Configuring PHP:

To configure PHP, copy the sample PHP config into production with the following command:

cp /usr/local/etc/php.ini-production /usr/local/etc/php.ini

Next, you need to edit php.ini with this command:

ee /usr/local/etc/php.ini

Then find the following in php.ini:

output_buffering = 4096
;session.save_path = "/tmp"
upload_max_filesize = 2M
post_max_size = 8M
date.timezone = America/Los_Angeles

And set them to something along these lines:

output_buffering = OFF
session.save_path = "/tmp"
upload_max_filesize = 5120M
post_max_size = 5120M
date.timezone = America/New_York

If you want to change the max size for uploads via Pydio, edit the lines upload_max_filesize and post_max_size (the config above changes it to 5GBs).

To find your appropriate timezone, visit PHP’s List of Supported Timezones.

Note: output_buffering may be listed twice in the php.ini file. I’d recommend searching through the file and commenting those out.

Configuring PHP-FPM:

Next, you must edit the PHP-FPM configuration, run the following command:

ee /usr/local/etc/php-fpm.conf

Replace the default config with the following:

pid = run/

listen = /var/run/phph-fpm.socket
listen.owner = www = www
listen.mode = 0666

listen.backlog = -1
listen.allowed_clients =

user = www
group = www

pm = dynamic
pm.max_children = 5
pm.start_servers = 2
pm.min_spare_servers = 1
pm.max_spare_servers = 3
pm.max_requests = 500

env[PATH] = /usr/local/bin:/usr/bin:/bin
env[TMP] = /tmp
env[TMPDIR] = /tmp
env[TEMP] = /tmp

Then you must edit the fastcgi_params file with this command:

ee /usr/local/etc/nginx/fastcgi_params

And replace the default contents of the file with this:

fastcgi_param  QUERY_STRING       $query_string;
fastcgi_param  REQUEST_METHOD     $request_method;
fastcgi_param  CONTENT_TYPE       $content_type;
fastcgi_param  CONTENT_LENGTH     $content_length;

fastcgi_param  SCRIPT_FILENAME    $document_root$fastcgi_script_name;
fastcgi_param  SCRIPT_NAME        $fastcgi_script_name;
fastcgi_param  REQUEST_URI        $request_uri;
fastcgi_param  DOCUMENT_URI       $document_uri;
fastcgi_param  DOCUMENT_ROOT      $document_root;
fastcgi_param  SERVER_PROTOCOL    $server_protocol;
fastcgi_param  HTTPS              $https if_not_empty;

fastcgi_param  GATEWAY_INTERFACE  CGI/1.1;
fastcgi_param  SERVER_SOFTWARE    nginx/$nginx_version;

fastcgi_param  REMOTE_ADDR        $remote_addr;
fastcgi_param  REMOTE_PORT        $remote_port;
fastcgi_param  SERVER_ADDR        $server_addr;
fastcgi_param  SERVER_PORT        $server_port;
fastcgi_param  SERVER_NAME        $server_name;

# PHP only, required if PHP was built with --enable-force-cgi-redirect
fastcgi_param  REDIRECT_STATUS    200;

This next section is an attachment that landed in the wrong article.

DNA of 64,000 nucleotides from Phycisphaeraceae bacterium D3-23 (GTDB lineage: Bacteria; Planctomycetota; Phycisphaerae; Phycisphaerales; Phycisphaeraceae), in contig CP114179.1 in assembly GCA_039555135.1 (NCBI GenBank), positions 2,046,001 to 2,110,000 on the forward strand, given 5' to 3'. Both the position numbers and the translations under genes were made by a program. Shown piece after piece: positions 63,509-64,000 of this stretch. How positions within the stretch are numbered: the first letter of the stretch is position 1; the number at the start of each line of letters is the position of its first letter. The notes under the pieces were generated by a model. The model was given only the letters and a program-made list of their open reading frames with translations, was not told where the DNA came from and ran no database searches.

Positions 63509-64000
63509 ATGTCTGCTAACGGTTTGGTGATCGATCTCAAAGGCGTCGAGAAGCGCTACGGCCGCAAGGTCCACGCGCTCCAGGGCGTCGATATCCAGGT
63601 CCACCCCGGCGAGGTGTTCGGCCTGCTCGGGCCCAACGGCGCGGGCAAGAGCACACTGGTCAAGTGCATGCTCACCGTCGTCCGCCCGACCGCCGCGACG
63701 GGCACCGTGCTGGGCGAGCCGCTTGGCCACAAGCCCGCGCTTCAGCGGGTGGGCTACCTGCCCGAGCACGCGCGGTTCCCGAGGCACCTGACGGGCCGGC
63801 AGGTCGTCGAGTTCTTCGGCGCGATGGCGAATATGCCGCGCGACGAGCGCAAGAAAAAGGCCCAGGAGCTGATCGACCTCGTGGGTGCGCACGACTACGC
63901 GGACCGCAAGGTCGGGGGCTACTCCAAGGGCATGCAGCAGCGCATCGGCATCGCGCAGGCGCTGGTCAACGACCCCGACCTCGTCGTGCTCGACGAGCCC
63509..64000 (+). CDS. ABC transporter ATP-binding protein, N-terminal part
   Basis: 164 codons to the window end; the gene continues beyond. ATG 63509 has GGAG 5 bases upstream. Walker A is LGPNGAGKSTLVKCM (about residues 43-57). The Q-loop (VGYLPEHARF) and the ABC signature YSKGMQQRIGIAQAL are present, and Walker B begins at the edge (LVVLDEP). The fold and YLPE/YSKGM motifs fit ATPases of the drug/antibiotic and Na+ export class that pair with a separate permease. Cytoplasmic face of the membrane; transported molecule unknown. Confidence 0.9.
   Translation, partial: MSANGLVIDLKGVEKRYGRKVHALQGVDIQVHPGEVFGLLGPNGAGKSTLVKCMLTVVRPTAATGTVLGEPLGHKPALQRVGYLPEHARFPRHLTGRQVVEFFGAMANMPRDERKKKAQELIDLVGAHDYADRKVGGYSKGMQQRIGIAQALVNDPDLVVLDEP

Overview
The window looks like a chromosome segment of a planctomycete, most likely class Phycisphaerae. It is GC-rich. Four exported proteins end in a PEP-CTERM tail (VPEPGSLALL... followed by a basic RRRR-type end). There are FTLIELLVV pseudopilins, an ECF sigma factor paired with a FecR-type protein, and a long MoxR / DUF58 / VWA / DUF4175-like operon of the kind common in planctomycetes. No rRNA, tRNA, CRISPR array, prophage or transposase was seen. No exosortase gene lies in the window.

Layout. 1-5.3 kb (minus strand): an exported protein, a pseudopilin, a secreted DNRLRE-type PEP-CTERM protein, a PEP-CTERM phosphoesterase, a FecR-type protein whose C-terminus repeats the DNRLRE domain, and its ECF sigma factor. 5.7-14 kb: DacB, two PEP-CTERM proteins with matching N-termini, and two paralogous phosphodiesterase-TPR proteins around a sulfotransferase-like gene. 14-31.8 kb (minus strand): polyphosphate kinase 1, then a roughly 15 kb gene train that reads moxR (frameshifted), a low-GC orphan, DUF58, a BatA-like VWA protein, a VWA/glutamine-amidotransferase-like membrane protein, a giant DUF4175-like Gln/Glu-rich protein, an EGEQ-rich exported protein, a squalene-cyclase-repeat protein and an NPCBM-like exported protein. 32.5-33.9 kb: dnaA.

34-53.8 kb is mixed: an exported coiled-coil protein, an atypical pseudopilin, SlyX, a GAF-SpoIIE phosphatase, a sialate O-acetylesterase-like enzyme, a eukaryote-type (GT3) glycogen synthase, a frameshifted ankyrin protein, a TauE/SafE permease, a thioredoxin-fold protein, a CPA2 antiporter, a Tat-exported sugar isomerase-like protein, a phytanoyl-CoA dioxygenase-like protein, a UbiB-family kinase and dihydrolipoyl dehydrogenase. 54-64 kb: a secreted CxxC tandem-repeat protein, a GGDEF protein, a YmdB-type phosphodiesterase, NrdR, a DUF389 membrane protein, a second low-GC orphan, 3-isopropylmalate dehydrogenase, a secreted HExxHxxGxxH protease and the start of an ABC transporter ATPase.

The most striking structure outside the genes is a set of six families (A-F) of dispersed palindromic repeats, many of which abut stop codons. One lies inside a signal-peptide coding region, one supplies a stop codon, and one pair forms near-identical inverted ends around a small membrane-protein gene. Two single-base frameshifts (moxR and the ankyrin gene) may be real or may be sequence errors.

Now you can start PHP-FPM with this command:

service php-fpm start

Configuring nginx:

To edit the nginx configuration, run the following command:

ee /usr/local/etc/nginx/nginx.conf

Then replace the default config with the following:

user  www;
### Change the number of workers to the same number of cores your server has
worker_processes  4;

pid        /var/run/;

events {
        worker_connections  512;

http {
        include       mime.types;
        default_type  application/octet-stream;
        log_format  main        '$remote_addr - $remote_user [$time_local] "$request" '
                                                '$status $body_bytes_sent "$http_referer" '
                                                '"$http_user_agent" "$http_x_forwarded_for"';

        # GENERAL
        ignore_invalid_headers  on;
        sendfile                on;
        server_name_in_redirect off;
        server_tokens           off;

        ssl_session_cache    shared:SSL:10m;
        ssl_session_timeout  10m;
        ssl_ciphers ALL:!aNULL:!ADH:!eNULL:!LOW:!EXP:RC4+RSA:+HIGH:+MEDIUM;
        ssl_prefer_server_ciphers   on;
        ssl_protocols SSLv3 TLSv1 TLSv1.1 TLSv1.2;

        # TCP
        tcp_nodelay off;
        tcp_nopush  on;

        # Timeouts
        client_body_timeout   65;
        client_header_timeout 65;
        keepalive_timeout     65 65;
        send_timeout          65;

        # Compression
        gzip              on;
        gzip_buffers      256 8k;
        gzip_comp_level   9;
        gzip_http_version 1.0;
        gzip_min_length   0;
        gzip_types        text/css text/javascript text/mathml text/plain text/xml application/x-javascript application/atom+xml application/rss+xml application/xhtml+xml image/svg+xml;
        gzip_vary         on;
        gzip_disable      "MSIE [1-6]\.(?!.*SV1)";

        # Redirects HTTP to HTTPS
        server {
                listen 80;